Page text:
For the first time since 2011, the Democratic Party controls the House of Representatives, the Senate, and the Presidency. In the first 60 days of unified control, the Democratic Party has passed a 1.9 trillion dollar stimulus bill to tackle the economic impacts of the coronavirus epidemic. President Biden has also issued executive orders to reverse policies of the previous administration on immigration, climate, and race. Republicans overwhelmingly opposed the stimulus bill, with every single Congressional Republican voting against this legislation.

With more bills soon to be introduced and voted on in Congress, both…


by Bennett Fleming-Wood (Class of 2021), Brendan Hartnett (Class of 2023) and Aadhya Shivakumar (Class of 2022)

Joe Biden campaigned for his 2020 victory on a range of liberal policies, including increasing the national minimum wage to $15 an hour. Biden had good reason to emphasize his support for raising the minimum wage, as the policy is widely supported by voters: a recent Morning Consult/Politico poll found that 60% of registered voters support a $15 minimum wage. Support is even higher amongst Democrats, with 82% supporting the policy.

While the passage of the American Rescue Plan was monumental for the…


by Josh Hochberg (Class of 2022)

Over the past two decades, voter ID laws have developed from an insipid topic of interest only to policy wonks and local government enthusiasts into one of the most hot-button issues in American politics. Indeed, a recent NPR article declared that “Voting And Elections Divide Republicans And Democrats Like Little Else.”


by Lucas Pyle (Class of 2021)

On January 6th, right-wing extremists stormed the Capitol building to stop the democratic process of certifying President Biden’s victory and overturn the November election results. In the aftermath of the violence seen in D.C., different institutions enacted measures to prevent further acts and incitement of violence. Public security was bolstered for the inauguration of President Biden. Twitter banned President Trump from posting on their service and Google removed Parler, a conservative social network platform, from their app store. …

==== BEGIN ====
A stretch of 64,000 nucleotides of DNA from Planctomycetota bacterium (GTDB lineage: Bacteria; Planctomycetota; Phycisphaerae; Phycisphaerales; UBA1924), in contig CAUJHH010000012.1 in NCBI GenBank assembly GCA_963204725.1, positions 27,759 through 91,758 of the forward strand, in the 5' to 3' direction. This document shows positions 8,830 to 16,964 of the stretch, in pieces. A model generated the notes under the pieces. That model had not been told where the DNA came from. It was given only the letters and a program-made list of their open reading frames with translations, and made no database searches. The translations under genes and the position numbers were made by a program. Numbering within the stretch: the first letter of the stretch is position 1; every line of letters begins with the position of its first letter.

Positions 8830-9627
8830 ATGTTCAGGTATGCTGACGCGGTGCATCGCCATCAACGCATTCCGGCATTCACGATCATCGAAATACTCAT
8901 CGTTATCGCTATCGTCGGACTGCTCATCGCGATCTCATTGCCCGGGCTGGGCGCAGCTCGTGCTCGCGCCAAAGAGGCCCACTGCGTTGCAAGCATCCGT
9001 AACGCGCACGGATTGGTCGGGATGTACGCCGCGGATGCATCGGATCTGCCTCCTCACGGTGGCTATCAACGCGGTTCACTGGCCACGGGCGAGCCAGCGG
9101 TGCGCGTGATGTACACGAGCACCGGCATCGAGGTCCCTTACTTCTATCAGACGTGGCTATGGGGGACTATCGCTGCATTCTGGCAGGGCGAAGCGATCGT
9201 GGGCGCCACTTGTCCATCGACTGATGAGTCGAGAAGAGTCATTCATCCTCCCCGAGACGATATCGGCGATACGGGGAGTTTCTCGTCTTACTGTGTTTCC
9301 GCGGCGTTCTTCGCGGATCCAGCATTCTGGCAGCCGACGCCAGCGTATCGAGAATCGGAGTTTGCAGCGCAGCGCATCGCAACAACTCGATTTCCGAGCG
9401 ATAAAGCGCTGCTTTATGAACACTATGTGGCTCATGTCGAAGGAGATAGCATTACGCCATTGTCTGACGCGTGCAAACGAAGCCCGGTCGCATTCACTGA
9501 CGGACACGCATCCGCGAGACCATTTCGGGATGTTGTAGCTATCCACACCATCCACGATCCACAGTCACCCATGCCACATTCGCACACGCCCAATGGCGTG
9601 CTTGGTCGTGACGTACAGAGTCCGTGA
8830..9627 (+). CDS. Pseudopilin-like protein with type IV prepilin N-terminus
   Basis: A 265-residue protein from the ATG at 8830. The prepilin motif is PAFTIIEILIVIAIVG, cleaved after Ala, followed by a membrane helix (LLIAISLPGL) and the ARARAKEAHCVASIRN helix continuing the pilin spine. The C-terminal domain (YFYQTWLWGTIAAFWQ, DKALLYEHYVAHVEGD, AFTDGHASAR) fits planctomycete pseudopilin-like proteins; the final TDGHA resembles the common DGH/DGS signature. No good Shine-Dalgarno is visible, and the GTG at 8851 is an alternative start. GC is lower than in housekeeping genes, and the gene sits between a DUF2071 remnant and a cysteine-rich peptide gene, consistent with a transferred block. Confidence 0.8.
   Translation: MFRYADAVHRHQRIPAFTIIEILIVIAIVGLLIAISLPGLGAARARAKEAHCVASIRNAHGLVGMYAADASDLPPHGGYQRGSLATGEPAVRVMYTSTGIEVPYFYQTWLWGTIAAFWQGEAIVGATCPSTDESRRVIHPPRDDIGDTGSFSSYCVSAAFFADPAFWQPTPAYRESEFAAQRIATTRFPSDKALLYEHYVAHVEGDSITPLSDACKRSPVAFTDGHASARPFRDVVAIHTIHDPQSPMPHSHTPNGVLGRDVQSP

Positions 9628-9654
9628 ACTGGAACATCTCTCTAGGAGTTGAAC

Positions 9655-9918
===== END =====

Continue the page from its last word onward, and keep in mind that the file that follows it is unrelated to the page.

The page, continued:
by Josh Hochberg (Class of 2022)

On January 6, 2021, a mob of far-right extremists stormed the Capitol hoping to overturn the results of the 2020 election, follow the orders of the then-President, and kill all those who stood in their way. Leading the insurrection were QAnon conspiracy theorists and white supremacists, followed by a mob of like-minded individuals.

To those familiar with recent developments on the far right, the alliance between QAnon theorists and white supremacists is to be expected. They use the same social media sites and communication platforms (where they openly planned the insurrection). Both groups were…

Tufts Public Opinion Lab

The Tufts Public Opinion Lab (TPOL) is dedicated to studying contemporary controversies in American public opinion using quantitative data analysis.

Get the Medium app

A button that says 'Download on the App Store', and if clicked it will lead you to the iOS App store
A button that says 'Get it on, Google Play', and if clicked it will lead you to the Google Play store